20. As no appeal has been preferred by the defendant against that part of the order which dispensed with the production by the appellant of a certified copy of the Privy Council decree, it is unnecessary to consider the propriety of the order in this respect.
21. The result is that I would set aside the order appealed against, and order that the decree be transmitted to the Court of first instance for execution.
22. It is a peculiarity in this case that the applicant did not join in the appeal to the Privy Council which terminated in the restoration of the decree of the First Court, bat I think that that circumstance makes no difference, as the Privy Council, by restoring that decree, have in effect given a joint decree in favour of both the plaintiffs.
Richard Garth, C.J.
23. The point in this case upon which I am unable to agree with my learned brothers is as to whether we have jurisdiction to entertain this appeal.
24. It appears to me, that, having regard to the provisions of Section 610 of the Civil Procedure Code, the duties of the High Court in dealing with decrees of the Privy Council are purely ministerial; and that any order which the Judge of the Privy Council Department may make, when acting in a ministerial capacity, cannot properly be considered as “a judgment,” and consequently cannot be made the subject of appeal to a Bench of this Court under Section 15 of the Charter.
25. It is said that the duties of the High Court under Section 610 are not altogether ministerial; and that it may become necessary for the Judge, acting under that section, to determine certain questions judicially; as for instance, if two persons presented themselves, each claiming to be entitled to the benefit of a Privy Council decree, it would be the duty of the Judge to decide which of those persons was really so entitled. But even in such a case, I consider that the High Court would have no power to decide between the contending parties. The question, who is entitled to the benefit of the decree, is one which, in my opinion, should either be decided by the Privy Council, or by the Court whose duty it is to execute the decree.
26. If, as in the present case, the person claiming the benefit of the decree was no party to the appeal to the Privy Council, and there were any question, whether, having regard to the true meaning of the decree, the claimant was entitled to take advantage of it, I consider that that the Privy Council, who made the decree, would best understand its meaning, and would be the proper Court to determine that question.
27. But if, on the other hand, the question did not depend upon the meaning of the decree itself, but upon something which had happened subsequently, as for instance, if the decree-holder had died, and the question was, who was his representative, or if the decree-holder had assigned his interest, and the question was between the assignee on the one hand and the heirs of the decree-holder on the other, this would be a question which, under Section 210 of the Code, would have to be determined, as in other cases, by the Court which executes the decree; and having been determined there, might be made the subject of appeal to the High Court.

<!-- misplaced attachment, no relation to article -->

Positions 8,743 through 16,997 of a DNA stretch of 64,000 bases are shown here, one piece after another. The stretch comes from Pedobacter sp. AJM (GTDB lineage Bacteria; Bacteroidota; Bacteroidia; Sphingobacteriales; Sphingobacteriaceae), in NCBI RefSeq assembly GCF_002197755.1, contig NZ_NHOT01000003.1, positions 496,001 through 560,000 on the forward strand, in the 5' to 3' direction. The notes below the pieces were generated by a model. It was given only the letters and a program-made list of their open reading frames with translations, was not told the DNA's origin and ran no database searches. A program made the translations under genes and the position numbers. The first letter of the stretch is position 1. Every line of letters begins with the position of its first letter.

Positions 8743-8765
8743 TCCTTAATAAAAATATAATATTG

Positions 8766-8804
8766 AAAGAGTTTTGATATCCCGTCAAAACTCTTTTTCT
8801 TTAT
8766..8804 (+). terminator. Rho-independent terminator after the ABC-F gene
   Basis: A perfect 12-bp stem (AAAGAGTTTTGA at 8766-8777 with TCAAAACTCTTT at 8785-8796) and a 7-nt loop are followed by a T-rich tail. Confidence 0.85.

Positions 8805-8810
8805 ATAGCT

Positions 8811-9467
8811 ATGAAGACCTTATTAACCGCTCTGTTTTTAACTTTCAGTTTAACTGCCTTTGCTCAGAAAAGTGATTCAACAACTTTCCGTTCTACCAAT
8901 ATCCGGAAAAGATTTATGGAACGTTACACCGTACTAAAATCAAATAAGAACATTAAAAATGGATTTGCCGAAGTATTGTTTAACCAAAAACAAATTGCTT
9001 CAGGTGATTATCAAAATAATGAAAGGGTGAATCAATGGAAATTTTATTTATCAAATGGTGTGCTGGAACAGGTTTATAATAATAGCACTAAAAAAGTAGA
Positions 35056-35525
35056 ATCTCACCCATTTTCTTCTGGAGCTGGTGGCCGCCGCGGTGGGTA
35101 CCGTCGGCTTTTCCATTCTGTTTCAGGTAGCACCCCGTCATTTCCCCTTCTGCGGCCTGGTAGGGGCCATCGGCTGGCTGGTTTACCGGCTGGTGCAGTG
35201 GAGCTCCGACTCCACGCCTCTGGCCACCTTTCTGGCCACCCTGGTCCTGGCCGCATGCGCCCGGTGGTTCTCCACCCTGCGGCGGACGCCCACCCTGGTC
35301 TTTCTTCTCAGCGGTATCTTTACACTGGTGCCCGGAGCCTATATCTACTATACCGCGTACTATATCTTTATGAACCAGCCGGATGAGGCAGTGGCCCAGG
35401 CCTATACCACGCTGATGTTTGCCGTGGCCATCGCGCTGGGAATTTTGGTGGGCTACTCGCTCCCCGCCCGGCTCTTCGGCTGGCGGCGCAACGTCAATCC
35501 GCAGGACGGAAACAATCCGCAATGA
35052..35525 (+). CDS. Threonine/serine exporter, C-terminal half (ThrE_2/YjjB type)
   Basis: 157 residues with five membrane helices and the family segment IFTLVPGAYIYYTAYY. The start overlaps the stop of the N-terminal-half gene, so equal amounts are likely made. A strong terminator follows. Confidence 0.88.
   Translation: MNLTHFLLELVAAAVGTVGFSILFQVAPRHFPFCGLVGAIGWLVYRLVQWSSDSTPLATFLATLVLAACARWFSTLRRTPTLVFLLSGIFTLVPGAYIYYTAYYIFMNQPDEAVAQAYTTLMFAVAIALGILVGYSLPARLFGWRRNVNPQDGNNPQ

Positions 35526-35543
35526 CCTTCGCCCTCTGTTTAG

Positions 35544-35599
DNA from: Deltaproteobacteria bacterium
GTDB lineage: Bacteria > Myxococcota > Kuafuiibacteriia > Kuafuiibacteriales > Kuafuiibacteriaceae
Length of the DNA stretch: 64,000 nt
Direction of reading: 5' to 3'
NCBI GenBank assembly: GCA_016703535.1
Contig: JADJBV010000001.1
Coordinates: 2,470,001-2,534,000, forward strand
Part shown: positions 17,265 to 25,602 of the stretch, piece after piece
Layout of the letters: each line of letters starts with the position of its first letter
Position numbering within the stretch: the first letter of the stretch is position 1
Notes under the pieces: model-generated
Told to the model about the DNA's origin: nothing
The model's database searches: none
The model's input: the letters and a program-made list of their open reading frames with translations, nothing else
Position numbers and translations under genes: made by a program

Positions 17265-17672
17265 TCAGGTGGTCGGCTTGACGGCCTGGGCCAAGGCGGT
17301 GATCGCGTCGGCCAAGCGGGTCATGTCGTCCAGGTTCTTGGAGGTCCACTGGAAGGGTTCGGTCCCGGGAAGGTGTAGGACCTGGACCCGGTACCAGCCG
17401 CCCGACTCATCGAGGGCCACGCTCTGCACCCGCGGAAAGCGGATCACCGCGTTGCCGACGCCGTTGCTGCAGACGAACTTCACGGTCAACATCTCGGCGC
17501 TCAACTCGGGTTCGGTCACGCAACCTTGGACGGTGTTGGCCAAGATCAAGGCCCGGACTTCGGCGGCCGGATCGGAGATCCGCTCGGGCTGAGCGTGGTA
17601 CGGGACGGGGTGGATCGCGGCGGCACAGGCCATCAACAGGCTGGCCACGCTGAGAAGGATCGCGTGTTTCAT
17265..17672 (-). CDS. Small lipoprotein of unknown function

28. But the High Court, in my opinion, is neither the proper Court to put a construction upon the decree, nor to determine questions which would, in the ordinary course, have to be decided in the execution-proceedings. The High Court has merely to transfer the decree for execution to the Court below; and I think that Section 610 has specially provided a means of notifying to the High Court the person or persons in whose favour, and upon whose application, the decree should be so transferred.
29. The person who applies must do so by petition, and this petition must be accompanied by a certified copy of the decree or order which is sought to be executed. That certified copy can, of course, only be obtained at the Privy Council Office; and if any one applies for it other than the decree-holder, 1 presume the question whether he is, or is not, entitled to a copy, would have to be determined by their Lordships of the Privy Council.
30. When, therefore, the petitioner produces to the High Court a certified copy of the decree, that Court has then, and not till then, as I conceive, the duty thrown upon it of transferring the decree to the lower Court for execution; and it has no discretion, in my opinion, to refuse to perform that duty. The production of the certified copy is a sufficient warrant to the High Court that the party producing it is entitled to ask to have the decree executed; and the language of the section is imperative, that, upon its production, the High Court shall transfer the decree for execution.